“Pull yourself together, don’t you let this beat you, don’t you dare quit.” For every moment of doubt I have ever had, those words always come into my soul and erase my fear, concern or hesitation. They are words I have relied on in times of great discomfort, despair and trouble. But who said those words? Was it a famous politician, a noted thought leader or an ancient philosopher? No. The person who shared those words, calmly, yet firmly into my ear, had a greater impact on me and who I am today, more than a renowned theorist or anyone else.
Those words came from my mother.
As we look to honor our mothers on Mother’s Day this year, I often smile and am filled with a great sense of pride and comfort when I think of all that my mother was and all that she did for me. It is a frightening thought to think of where I would be without her. My mother worked tirelessly to give my brother, sister and me every advantage she could, and while her income was modest, she never let that stop her from trying to expand our minds, our worlds or our experiences to help us grow into the best people we could possibly be.
As I cared for my mother in her senior years, watching a woman who was so eloquent, so well-spoken and so intelligent, to begin to struggle with her memory in knowing who I was, my sadness for her plight was many times overtaken by a sense of repayment. I wanted to show her that, “After all you’ve done for me, this is the least I can do for you.”
Sadly, many mothers never get the recognition they so rightfully deserve for all of the sacrifices they make. Sacrifices like going to bed hungry so we can go to bed full, recycling last year’s fashions so we can wear the latest gear, working two or three jobs, with no sleep, so we can have a place to sleep, and driving a car that was so run down we were oftentimes too embarrassed to ride in, for fear that our friends would see us and laugh. What we didn’t know is that driving that old beat up car and not having a big monthly payment to impress the neighbors was what allowed us to pay for our doctor visits, our medications, our groceries and the trips to movies and fast food places with our friends.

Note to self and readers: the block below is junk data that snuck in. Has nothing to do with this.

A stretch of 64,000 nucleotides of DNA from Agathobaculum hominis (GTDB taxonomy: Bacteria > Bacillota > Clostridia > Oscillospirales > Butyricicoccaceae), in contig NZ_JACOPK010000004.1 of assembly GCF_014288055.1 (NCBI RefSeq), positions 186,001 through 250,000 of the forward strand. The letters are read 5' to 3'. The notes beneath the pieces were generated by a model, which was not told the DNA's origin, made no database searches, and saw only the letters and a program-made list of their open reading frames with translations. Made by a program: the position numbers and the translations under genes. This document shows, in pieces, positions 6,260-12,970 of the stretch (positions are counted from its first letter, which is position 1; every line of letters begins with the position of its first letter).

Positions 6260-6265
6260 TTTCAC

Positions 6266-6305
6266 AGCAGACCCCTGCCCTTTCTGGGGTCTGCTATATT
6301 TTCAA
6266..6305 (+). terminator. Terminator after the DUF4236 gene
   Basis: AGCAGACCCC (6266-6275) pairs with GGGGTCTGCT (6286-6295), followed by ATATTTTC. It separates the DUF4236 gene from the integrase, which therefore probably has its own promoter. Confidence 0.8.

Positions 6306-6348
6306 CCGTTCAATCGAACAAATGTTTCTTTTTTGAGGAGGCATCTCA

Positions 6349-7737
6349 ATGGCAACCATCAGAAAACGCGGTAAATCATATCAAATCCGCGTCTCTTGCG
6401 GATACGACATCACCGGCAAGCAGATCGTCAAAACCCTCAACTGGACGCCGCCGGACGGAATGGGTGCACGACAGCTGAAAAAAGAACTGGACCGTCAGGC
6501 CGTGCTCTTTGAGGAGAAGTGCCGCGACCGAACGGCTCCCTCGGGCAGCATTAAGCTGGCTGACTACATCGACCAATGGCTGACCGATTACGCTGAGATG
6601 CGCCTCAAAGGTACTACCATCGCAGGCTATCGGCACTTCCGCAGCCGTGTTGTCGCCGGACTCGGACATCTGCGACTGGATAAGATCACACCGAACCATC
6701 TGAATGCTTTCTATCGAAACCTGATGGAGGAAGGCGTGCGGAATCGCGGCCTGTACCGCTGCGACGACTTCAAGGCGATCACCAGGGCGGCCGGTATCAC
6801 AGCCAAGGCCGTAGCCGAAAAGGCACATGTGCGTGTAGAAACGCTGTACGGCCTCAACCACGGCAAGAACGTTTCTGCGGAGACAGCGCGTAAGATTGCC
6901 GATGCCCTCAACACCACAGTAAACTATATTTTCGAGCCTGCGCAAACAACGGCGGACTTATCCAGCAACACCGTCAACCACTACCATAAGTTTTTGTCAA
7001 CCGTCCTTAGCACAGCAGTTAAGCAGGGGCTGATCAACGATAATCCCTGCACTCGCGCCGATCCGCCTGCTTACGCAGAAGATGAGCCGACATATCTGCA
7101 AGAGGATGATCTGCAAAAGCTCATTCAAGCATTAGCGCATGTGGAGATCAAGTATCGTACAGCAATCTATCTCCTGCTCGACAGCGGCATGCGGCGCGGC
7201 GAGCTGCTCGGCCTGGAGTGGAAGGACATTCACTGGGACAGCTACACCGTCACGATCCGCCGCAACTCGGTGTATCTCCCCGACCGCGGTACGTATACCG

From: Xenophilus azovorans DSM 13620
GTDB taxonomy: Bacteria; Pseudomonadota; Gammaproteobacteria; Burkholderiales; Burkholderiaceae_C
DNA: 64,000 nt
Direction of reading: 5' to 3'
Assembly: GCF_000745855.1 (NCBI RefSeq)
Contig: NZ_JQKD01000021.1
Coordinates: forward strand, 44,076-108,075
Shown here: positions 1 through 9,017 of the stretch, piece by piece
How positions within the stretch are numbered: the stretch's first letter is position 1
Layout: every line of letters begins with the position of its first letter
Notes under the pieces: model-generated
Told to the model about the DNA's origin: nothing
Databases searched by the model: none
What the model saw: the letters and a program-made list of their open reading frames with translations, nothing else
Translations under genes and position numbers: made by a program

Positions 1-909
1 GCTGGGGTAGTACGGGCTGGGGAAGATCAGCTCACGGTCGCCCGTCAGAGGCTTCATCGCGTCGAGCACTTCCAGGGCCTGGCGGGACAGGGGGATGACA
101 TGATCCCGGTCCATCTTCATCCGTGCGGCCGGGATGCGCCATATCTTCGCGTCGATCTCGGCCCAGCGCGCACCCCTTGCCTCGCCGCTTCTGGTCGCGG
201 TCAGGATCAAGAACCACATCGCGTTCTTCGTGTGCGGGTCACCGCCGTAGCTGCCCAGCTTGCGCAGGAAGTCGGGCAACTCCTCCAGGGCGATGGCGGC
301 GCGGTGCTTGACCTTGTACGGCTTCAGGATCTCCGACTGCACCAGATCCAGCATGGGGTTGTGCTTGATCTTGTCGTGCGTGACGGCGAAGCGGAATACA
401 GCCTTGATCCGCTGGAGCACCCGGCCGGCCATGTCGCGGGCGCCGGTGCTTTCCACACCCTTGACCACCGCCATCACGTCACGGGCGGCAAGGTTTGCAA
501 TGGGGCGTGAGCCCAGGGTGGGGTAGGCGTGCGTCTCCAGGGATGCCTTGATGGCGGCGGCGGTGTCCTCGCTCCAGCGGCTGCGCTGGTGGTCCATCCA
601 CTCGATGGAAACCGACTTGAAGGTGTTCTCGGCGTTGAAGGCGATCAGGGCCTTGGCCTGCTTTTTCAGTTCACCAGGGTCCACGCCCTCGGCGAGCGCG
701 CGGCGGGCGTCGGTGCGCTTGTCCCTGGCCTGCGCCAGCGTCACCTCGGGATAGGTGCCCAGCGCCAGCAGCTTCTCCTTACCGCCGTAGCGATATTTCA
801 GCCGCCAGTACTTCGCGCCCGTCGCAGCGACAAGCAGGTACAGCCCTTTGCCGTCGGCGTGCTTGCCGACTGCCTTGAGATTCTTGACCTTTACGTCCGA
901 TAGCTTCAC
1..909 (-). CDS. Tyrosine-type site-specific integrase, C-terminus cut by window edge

I lost my mother’s body to disease and death, but her soul and the woman that she is lives on in me, my children and will live on in my children’s children.
While you can, thank your mother, face to face, not face to tombstone after she has passed away. Let her know every day, not just on Mother’s Day, what she means to you, what her sacrifices meant to you and how grateful you are for all that she gave up, so you can be all that you are. Even if she was not ideal, made mistakes, exemplified poor choices, or perhaps turned you over to someone else’s care, at the very least, she pushed you into this world, so honor her for that.
Not all women have the resources inside to raise their children effectively. But as the Scriptures say about the woman who poured oil on Jesus’s feet, “she has done what she could.” No one can give what they do not have. Love her, forgive her, honor her, and enjoy her. Life is too short for bitterness. To those of us who were blessed with mothers, who had the internal fortitude, the mental stability, and the spiritual maturity to aid us in life, we are all the more blessed knowing that some were not so richly endowed.
And Mothers, if no one else tells you Happy Mother’s Day today, I want you to hear it from me and know that you are appreciated for your calm in the storm, your will to never give up, your strength in the struggle, your beauty of soul, mind, spirit and heart and we, your children, love you.
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